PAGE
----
Several North East Members of Parliament occupy dominant positions in British government under the leadership of Prime Minister, Tony Blair. They include Durham University graduate and Redcar MP, Mo Mowlam, the Northern Ireland Secretary who this month helped secure the milestone Good Friday Agreement in the Northern Ireland peace process. Other key figures in government include North Tyneside MP Stephen Byers, the Minister for Schools and the County Durham-raised Alan Milburn, the MP for Darlington who becomes Chief Secretary to the Treasury from December and later Secretary of State for Health. Arguably, the most prominent and influential figure in the cabinet is the colourful media-savvy Minister Without Portfolio, Peter Mandelson, the MP for Hartlepool. Remarkably, even the leader of the opposition, the Conservative party leader William Hague is MP for Richmond in North Yorkshire, a constituency bordering both Mr Milburn’s Darlington constituency and the Sedgefield constituency of the Prime Minister.
1998 – Boro promoted
Middlesbrough are promoted back into the Premier League from which they were relegated in their extraordinarily eventful season last year.
June 11, 1998 – Farewell Dame Catherine
Fans mourn the passing of South Tyneside novelist Dame Catherine Cookson DBE who is the author of more than 100 novels. Her sales have topped 100 million. Cookson, whose novels are set in the region, was born at Tyne Dock and returned to the region for much of the later part of her life.
June 30, 1998 – England lose to Argentina
Newcastle-born Alan Shearer scored England’s first goal in their first game of the World Cup tournament in France with a 2-0 victory over Tunisia on June 15. A defeat to Romania and victory over Colombia followed in the succeeding group stage games securing England a place in the last sixteen knock-out stage. England then faced Argentina who took an early lead in the fifth minute of the game with Shearer equalising from the penalty spot in the ninth. Michael Owen put England ahead in the 16th minute. The game turned against England in the 45th minute with Argentina equalising followed by David Beckham’s sending off in the 47th minute. With the score still at 2-2 after extra time, England lost 4-3 in a penalty shoot-out despite Shearer scoring from the spot for the second time in the game. Shearer was the only North East-born player in the England squad for the tournament though he was joined by fellow Newcastle United club mate David Batty and Middlesbrough FC’s Paul Merson.
1998 – Middlesbrough Cathedral
Middlesbrough’s Roman Catholic cathedral, commenced in 1985 is consecrated. It is situated at Coulby Newham. The Catholic diocese of Middlesbrough stretches from the Tees all the way down to Hull.
1998 – Durham’s new street
The new Prince Bishops Shopping Centre (later renamed Prince Bishops Place) has been built at the heart of Durham City on land formerly occupied by a multi-storey car park. It is an open air shopping centre that takes the form of a v-shaped street called High Street that links the north end of the market place to Saddler Street.
1998 – Sunderland Minster
St Michael’s church in Sunderland becomes Sunderland Minster to represent the city’s recent gaining of city status.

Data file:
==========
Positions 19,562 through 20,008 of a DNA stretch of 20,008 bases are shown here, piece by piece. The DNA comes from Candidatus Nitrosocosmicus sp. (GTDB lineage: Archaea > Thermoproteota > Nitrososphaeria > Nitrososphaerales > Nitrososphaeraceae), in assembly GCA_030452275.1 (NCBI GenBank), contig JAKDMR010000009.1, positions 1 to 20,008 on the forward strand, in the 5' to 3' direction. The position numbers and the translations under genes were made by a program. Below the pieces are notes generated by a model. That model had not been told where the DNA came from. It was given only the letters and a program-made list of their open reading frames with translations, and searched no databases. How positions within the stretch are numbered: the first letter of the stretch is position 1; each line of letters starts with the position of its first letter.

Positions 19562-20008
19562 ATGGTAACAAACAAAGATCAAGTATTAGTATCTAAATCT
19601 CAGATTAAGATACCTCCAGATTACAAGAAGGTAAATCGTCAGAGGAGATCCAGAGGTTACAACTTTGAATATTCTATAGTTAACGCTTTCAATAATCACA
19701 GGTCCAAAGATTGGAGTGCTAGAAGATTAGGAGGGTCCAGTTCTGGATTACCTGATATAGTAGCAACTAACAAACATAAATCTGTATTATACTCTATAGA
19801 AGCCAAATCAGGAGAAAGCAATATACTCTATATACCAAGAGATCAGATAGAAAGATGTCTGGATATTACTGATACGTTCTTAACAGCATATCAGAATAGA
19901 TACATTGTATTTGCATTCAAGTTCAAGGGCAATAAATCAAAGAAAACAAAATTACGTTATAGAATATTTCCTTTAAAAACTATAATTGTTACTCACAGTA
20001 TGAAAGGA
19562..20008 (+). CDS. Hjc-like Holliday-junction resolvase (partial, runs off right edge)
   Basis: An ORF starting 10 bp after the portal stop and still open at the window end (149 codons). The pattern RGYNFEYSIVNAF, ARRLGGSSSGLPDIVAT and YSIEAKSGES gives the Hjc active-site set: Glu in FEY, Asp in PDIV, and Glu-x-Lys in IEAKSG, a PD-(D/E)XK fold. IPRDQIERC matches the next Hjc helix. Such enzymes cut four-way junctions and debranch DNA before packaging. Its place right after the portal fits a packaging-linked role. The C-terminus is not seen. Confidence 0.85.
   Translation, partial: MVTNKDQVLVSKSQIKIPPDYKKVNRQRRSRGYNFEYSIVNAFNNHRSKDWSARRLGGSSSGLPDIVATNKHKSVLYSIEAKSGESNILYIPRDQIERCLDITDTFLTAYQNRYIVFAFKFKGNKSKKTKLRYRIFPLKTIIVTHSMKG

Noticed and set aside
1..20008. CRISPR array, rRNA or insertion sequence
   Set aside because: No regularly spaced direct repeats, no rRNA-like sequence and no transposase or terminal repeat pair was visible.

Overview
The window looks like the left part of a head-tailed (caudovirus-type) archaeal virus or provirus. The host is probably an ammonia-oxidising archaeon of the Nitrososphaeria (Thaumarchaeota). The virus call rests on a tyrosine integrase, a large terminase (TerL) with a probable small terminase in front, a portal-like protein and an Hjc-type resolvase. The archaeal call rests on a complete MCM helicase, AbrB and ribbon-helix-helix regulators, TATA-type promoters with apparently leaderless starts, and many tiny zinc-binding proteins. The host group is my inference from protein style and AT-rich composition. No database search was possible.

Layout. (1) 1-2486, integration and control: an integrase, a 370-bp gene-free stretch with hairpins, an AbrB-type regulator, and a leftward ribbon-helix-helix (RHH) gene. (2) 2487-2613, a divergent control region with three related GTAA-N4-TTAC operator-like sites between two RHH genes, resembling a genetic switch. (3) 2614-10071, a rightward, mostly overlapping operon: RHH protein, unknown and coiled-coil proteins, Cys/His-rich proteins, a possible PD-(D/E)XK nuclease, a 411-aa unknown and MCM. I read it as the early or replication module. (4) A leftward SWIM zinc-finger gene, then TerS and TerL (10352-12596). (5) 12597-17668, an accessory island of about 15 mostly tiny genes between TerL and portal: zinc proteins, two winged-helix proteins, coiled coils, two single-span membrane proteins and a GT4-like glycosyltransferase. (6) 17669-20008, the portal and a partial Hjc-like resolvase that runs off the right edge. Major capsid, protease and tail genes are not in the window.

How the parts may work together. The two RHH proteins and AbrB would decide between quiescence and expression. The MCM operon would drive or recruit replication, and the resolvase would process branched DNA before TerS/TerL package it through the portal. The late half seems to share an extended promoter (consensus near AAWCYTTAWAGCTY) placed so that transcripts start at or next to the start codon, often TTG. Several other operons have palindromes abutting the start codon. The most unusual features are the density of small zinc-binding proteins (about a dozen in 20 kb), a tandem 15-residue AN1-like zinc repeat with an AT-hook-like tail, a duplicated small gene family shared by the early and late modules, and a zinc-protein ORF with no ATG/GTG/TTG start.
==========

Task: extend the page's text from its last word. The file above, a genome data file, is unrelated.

27 Aug 1998 – Gullit at NUFC
Newcastle United Chairman, Freddie Shepherd dismisses manager Kenny Dalglish and replaces him with Dutchman Ruud Gullit who has been manager at Chelsea.
1998 – National Glass Centre
1999 – Mayfair demolished
Newcastle’s famous music venue, the Mayfair Ballroom in Newgate Street opened for the last time in August this year and was subsequently demolished. The venue has been located here since 1961 and in 1968 the London-based band that subsequently became Led Zeppelin performed their first UK gig here. Much of the Newgate Street area is to be redeveloped as a centre for leisure and entertainment that hub that will be called The Gate.
1999 – Vaux Brewery closes
Vaux Brewery in Sunderland closes. The firm, famed for its Double Maxim brown ale has been brewing in Sunderland since 1837 although its founder Cuthbert Vaux was brewing in the town from as early as 1806.
April 1999 – Sunderland promoted
Sunderland are promoted to the Premier League where their new stadium will now finally play host to top tier league games. Managed by Liverpudlian Peter Reid, the club is lifted in to the top tier with the help of the prolific striking force of Kevin Phillips and Irishman, Niall Quinn.
Aug 28, 1999 – Gullit resigns
Newcastle United manager Rudd Gullit resigns three days after losing 2-1 at St James’ Park to newly promoted rivals Sunderland whose goals come from the prolific striking partnership of Niall Quinn and Kevin Phillips. Bizarrely, Gullit had omitted the Magpies’ own strike force of Alan Shearer and Duncan Ferguson from the starting line up. Steve Clarke takes over temporarily as caretaker manager.
Sep 2, 1999 – Bobby Robson’s NUFC
Newcastle United appoint 66-year old County Durham-born Bobby Robson as their new manager and successor to Ruud Gullit. Former Ipswich Town and England manager, Robson was a boyhood Newcastle fan. Since he left the England job in 1990 he has pursued an international managing career taking charge at PSV Eindhoven (twice); Sporting CP and Barcelona. In Robson’s first game in charge on September 19, Newcastle United won 8-0 at home to Sheffield Wednesday with five goals from Alan Shearer.